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Archbishop's Sermon during General Synod, February 2011

Tuesday 8th February 2011

A sermon preached by Archbishop Rowan Williams at a Eucharist celebrated in the Assembly Hall of Church House, Westminster, during the General Synod.

Lectionary: Genesis 1.20—2.4a; Mark 7.1 – 13

'You do many things like this', says the Lord to us. Like what exactly? The story that Jesus has told about the distortion of the Law is a story about the cast of mind which pretends that our duty under God to the world and our duty to God are in competition, and which also pretends that if we appeal to our duty to God we can (with ill-concealed delight) wriggle away from our duty to the world under God. In other words the big mistake is imagining that the world and God are in competition. If you give your heart and mind fully to the one, you can't give them to the other.

But the world, as our first reading reminded us, is God's good creation: the world is what spills out from the overwhelming free generosity of God. It is good and it is to be served and loved as good because it comes from his hand. And in that world we experience the ordinary human relationships and obligations that make us who we are – our families, our societies, our friendships and all that flows from that. So, to imagine that somehow we can appeal from those duties, those relationships and those obligations in order to be purely godly is one of the biggest mistakes we can make. It's the mistake that we all recognise in theory and don't always observe too well in practice: the mistake of thinking that 'the holy' is a little segregated bit of territory in our lives and in our world, rather than finding the holy in the heart, in the depths of our relationships and our obligations.

I thought a little bit about that yesterday during the debate on the Synod agenda. Very often in such debates here and elsewhere there is an uncomfortable sense of competition or collision between looking outwards and looking inwards, looking to the world and looking to the Church, looking to God and the service of God and looking to the need for comment, engagement and criticism in relation to the world around. I won't say that General Synod infallibly and invariably gets the balance right (indeed I won't even begin to think about that), but what we do need to remember every time such a duality comes up in our minds is that of course we need to hold firmly to the notion that the service of God's world under God is the service of God – and that the service of God's people, their integrity and their wholeness, under God is the service of the world and therefore the service of God.

It's one of those 'Möbius strip' things you all remember from the textbooks. It goes round and round and round, this service which is required of us, interweaving without interruption because God is not in competition. God is not one great big heavenly object as opposed to the variety of rather smaller earthly objects. God is the depth and the life of all and God waits for us in all things and asks us to be holy in contact with him in and through all things and all relations, not to be holy only in contact with holy things or holy persons or holy places.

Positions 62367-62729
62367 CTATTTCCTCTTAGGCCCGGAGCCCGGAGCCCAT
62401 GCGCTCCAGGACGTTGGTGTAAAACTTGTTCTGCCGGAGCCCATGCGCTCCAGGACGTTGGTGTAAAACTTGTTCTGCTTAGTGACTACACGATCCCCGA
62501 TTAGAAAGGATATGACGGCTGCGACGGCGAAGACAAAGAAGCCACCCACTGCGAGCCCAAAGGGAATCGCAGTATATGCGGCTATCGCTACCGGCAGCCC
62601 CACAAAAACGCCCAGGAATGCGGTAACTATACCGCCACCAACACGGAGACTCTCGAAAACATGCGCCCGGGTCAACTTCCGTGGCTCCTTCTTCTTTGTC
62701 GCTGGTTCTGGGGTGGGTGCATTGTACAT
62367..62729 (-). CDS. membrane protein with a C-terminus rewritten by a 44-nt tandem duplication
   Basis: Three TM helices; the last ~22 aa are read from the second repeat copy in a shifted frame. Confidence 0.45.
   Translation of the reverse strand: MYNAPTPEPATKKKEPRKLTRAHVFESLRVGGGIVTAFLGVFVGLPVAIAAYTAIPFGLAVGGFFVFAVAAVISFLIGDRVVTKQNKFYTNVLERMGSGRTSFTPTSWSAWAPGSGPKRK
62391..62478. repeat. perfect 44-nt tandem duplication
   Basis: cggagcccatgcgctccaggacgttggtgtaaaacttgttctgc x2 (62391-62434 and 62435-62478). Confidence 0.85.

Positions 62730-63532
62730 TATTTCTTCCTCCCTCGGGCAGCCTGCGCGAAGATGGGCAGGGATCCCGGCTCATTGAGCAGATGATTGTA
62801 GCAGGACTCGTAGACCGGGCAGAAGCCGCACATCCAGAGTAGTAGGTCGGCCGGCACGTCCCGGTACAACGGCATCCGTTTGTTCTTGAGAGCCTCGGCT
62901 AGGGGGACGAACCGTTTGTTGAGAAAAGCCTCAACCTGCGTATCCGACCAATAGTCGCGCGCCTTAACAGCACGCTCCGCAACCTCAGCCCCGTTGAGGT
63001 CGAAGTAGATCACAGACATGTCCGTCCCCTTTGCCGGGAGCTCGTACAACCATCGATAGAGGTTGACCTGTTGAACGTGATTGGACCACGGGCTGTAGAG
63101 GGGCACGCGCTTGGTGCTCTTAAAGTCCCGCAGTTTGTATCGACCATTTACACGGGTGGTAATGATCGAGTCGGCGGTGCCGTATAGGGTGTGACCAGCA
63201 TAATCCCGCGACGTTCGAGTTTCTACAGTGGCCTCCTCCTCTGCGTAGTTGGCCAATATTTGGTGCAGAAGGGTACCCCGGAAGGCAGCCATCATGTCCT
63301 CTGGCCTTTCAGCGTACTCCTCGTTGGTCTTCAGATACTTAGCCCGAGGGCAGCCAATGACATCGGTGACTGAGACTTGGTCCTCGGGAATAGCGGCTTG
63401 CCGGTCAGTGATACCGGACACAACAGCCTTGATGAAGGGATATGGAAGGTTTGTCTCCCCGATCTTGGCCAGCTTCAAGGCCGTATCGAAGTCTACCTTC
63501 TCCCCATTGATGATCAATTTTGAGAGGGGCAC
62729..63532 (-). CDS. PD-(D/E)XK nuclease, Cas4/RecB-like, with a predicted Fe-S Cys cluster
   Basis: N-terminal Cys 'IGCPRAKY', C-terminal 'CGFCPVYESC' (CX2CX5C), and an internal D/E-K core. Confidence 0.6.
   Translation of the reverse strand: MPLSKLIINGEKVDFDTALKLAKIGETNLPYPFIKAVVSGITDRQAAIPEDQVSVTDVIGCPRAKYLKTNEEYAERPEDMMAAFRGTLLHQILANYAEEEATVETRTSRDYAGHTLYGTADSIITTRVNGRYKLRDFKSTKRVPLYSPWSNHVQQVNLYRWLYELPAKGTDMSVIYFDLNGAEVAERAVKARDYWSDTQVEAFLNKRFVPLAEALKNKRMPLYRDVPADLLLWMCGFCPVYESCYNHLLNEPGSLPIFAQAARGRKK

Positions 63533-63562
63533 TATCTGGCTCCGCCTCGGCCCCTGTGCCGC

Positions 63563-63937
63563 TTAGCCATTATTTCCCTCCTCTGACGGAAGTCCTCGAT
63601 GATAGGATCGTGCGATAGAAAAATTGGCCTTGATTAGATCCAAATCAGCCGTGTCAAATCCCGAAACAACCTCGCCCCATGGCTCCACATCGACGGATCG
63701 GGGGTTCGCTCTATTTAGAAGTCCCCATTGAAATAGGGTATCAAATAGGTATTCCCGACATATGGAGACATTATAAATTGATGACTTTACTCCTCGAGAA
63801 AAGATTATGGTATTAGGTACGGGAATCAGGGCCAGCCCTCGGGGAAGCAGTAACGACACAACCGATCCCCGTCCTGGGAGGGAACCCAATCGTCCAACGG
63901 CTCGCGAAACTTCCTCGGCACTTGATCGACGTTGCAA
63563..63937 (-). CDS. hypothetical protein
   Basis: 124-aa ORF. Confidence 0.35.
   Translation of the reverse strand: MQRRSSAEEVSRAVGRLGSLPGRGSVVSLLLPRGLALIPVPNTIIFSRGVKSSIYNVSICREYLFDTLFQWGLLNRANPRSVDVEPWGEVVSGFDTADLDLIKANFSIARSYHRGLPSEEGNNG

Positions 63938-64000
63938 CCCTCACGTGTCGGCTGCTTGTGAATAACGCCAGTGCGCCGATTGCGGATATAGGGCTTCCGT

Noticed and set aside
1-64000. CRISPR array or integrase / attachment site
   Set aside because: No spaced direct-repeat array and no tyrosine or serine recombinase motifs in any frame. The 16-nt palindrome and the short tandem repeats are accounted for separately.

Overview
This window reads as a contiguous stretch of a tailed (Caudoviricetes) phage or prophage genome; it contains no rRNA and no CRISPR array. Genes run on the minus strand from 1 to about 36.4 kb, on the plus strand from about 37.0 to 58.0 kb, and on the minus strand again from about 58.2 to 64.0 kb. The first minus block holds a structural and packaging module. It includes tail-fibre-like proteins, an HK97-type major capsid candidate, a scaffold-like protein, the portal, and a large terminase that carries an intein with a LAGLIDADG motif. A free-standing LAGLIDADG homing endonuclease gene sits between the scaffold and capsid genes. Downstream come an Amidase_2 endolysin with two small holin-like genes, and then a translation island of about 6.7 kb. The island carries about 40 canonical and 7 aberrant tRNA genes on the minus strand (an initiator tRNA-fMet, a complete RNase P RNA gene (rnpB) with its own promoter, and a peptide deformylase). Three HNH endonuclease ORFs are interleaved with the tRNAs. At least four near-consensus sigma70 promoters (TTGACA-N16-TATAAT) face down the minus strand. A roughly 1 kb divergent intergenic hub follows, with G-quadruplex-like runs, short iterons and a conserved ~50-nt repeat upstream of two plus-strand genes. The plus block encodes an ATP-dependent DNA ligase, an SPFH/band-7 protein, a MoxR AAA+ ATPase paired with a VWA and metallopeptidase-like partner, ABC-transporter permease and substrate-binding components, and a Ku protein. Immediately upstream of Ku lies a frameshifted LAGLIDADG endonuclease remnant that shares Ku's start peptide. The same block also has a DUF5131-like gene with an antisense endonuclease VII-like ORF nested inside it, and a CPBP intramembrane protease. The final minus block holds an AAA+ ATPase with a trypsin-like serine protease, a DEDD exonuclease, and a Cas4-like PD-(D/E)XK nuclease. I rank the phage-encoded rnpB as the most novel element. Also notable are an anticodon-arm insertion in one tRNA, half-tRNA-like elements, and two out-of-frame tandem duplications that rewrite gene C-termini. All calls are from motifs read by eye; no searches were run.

So the word that the Gospel seems to be giving to us as a Synod is something about holiness. To accept election to membership of the General Synod is a call to holiness. By which I don't mean simply that it's a call to heroic patience and virtue (though no doubt it's also that!) But it's a call to a depth and integrity of service in all things. It's a call again and again to put aside the easy dualism of God and the world, or the Church and the world – and a call to finger over and feel through, in our prayers and in our thoughts, every bit of business until we begin to see the summons of God, the summons to holiness. Every vote we take, every discussion we have, every cup of coffee we drink with our friends and our not-quite-so friends in the corridors, every bit of what we do.

'What was due to be given to you is corban' – that is 'offered to God'. Jesus sums up that evasive worldless, unreal religiosity which is so deep a temptation for all of us. But in so doing he also names and condemns a Godless worldliness and activism that doesn't seek for the holy in the ordinary. And that's the great paradox of the gospel itself. The holy and the ordinary, the divine and the human. We are able to believe in the divinity of our Lord Jesus Christ and his full humanity precisely because they're not competing (as if the more humanity there is the less divinity there is and vice versa). That's the great mystery of the catholic truth of the incarnation. Let's not forget it. And because of that, it's holiness we're called to in the middle of our engagement, and it's engagement we're called to as the vehicle of our holiness.

One last thought: 'What was to be given to you is corban'. Some of you will know that qurbāna is the Syriac name for the Holy Eucharist: that which is offered to God. And I think that's a nice bit of irony. The great commemoration of the divine humanity, the worldly holiness, of Jesus Christ and his total self-offering – that is the real corban, the real qurbāna. And when we gather to celebrate the holy qurbāna, it is of course ourselves, our souls and bodies – our relations, our hopes, our visions, our fears, all drawn together and placed into the hands of the one priest, Jesus Christ, the one offerer who bears us in his death and resurrection to God his Father. Amen.

© Rowan Williams 2011

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